In the Valley League, it pays to innovate

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The analytics revolution has arrived in the Valley League, whose two most successful teams employ cutting-edge approaches to winning baseball games.

By John Leonard, contributor

John Leonard has been writing a regular baseball column for The Citizen this summer. You can find much more of his writing on his website, All Things Valley League. He’s working on a 2019 Valley League Annual that will come out this fall.

About 12 days ago, Charlottesville lefthander Sam Crawford (Georgia Tech) blew strike three past Strasburg’s Bryson Horne (Columbus State), finishing off Crawford’s dominating 5 ? shutout relief innings as well as the Strasburg Express’s hopes of winning the Valley League championship series. Crawford’s teammates on the Charlottesville Tom Sox celebrated the franchise’s second Valley League title in the last three years with a dogpile on the mound.

It wasn’t surprising to see the Tom Sox on top again; one of the best-run organizations in the Valley, the team has also differentiated itself by being on the cutting edge of the use of analytics since 2017. The franchise uses a small army of interns to track a number of statistics to help both the coaching staff and the players’ college coaches. In particular, the team uses a “piggy-back” starting pitcher schedule, with two starters and a closer ready to pitch in each game. If all goes well, the two starters will throw four or five innings each, with the closer ready to pitch one if needed. This approach, which limits pitch counts and potential overuse injuries, surely seems to be working – the team, established in 2015, has gone an amazing 81-45 in the regular season over the last three years.

While the Express came up short in this showdown (as they also did against the Tom Sox in the 2017 finals), the team has been as successful as any over the last few years. The Express do things a little differently than the Tom Sox. Their organizational philosophy: try to get to 20 wins as quickly as possible, thereby almost guaranteeing a playoff spot, and then working to keep everyone healthy and engaged, ready for a deep postseason run.

We are happy to win pennants but we prefer to win rings and will never sacrifice a guy’s health or the potential to use him in the playoffs to chase a pennant and/or national rankings,” said Express General Manager Parker Neal. “I think you see that a bit with our regular season records but then our success in the playoffs.”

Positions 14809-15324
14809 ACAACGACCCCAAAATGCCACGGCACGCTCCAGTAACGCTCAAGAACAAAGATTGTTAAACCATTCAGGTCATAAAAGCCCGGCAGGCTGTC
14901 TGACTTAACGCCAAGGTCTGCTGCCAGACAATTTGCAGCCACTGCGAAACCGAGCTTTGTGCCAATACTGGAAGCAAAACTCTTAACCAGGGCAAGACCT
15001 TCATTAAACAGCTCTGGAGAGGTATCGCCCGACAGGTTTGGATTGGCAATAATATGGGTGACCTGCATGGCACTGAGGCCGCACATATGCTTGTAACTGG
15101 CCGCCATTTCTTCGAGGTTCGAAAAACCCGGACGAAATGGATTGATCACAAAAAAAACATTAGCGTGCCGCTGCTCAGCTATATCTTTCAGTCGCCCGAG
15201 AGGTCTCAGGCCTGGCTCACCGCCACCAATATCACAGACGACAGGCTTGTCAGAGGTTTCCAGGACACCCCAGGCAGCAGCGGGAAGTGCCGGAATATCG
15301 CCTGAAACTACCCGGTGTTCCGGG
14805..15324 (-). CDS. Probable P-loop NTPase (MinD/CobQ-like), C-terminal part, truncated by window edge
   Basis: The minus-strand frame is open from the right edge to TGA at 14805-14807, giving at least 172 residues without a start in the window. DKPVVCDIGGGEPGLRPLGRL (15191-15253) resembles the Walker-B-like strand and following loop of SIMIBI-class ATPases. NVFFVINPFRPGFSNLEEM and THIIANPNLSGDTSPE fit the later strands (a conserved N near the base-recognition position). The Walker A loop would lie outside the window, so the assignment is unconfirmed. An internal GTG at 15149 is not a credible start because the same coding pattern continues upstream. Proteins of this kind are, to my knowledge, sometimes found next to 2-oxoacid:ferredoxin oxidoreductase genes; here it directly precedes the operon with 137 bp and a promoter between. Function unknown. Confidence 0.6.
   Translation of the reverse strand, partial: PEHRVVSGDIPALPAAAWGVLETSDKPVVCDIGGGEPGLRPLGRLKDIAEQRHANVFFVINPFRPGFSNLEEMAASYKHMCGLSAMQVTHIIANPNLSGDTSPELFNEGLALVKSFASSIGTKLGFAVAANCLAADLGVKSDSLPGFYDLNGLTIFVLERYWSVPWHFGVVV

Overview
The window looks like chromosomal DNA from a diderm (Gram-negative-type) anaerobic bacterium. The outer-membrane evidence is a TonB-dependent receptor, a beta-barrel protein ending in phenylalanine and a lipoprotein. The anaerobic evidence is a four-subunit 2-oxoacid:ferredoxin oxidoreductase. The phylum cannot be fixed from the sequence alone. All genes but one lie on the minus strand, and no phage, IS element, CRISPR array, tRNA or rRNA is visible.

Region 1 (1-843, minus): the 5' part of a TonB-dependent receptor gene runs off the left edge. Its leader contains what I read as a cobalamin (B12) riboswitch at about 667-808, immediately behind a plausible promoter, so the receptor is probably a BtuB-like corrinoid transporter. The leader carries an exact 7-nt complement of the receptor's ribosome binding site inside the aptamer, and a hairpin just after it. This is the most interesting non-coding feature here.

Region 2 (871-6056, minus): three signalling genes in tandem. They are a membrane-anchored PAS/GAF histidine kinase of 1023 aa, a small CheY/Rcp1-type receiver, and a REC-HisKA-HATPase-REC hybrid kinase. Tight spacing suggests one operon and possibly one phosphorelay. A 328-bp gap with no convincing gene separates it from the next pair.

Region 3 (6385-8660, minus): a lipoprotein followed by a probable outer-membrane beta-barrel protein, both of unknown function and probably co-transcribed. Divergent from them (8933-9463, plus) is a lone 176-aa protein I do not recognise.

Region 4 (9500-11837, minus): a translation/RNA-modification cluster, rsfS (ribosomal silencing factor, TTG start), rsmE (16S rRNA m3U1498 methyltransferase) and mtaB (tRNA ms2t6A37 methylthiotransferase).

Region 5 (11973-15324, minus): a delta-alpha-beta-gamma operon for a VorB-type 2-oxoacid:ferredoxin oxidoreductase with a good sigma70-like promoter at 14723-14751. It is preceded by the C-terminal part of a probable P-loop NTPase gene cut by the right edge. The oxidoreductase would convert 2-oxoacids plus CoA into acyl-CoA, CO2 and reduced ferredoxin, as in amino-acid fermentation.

It’s true; the Express is “only” 116-93 in the regular season over the past five years, but has won two titles, in 2015 and 2016, and been to the finals four times.

Baseball is definitely an industry made up of copycats; what works for one team at any level will often be mimicked by others. This leaves them all constantly searching for the newest way to do the same old thing – win baseball games. So, when the summer of 2020 rolls around, will other Valley League teams more blatantly follow Charlottesville’s and Strasburg’s successful examples, or will we see the same matchup in the finals for a third year out of the last four?

Final Notes on the 2019 Season:

  • The Valley League is a monstrous undertaking. This summer, exactly 450 college players descended upon the Shenandoah Valley to appear in at least one Valley League game.
  • Two players named Trey Fields played this summer. Oddly, both are rising sophomores, and both are right-handed pitchers. The similarities stop there; one pitched for Front Royal, and the other for Strasburg. The Front Royal Trey Fields is from Lemon Bay, Florida, and attends South Florida State. The Strasburg Fields attends Charleston, and hails from Kingsport, Tennessee.
  • A whopping 15 JMU Dukes played in the Valley, while Eastern Mennonite University and Bridgewater College added two players each. Twelve came from VCU, two from the University of Virginia, and five each from Virginia Tech, Radford, and VMI. JMU and VCU sent the most, while Young Harris College, a Division-II school in Georgia, had the third most, with eight. 
  • 2019 was definitely the summer of the hitter. Three finished with a batting average over .400, while 30 (almost three per team) finished hitting .300 or better. In 2018, just one batter finished over .400, and 25 over .300.  
  • Last but not least, for anyone who might think this is “just” a two-month affair, contracts for the summer of 2020 are coming in already.

 


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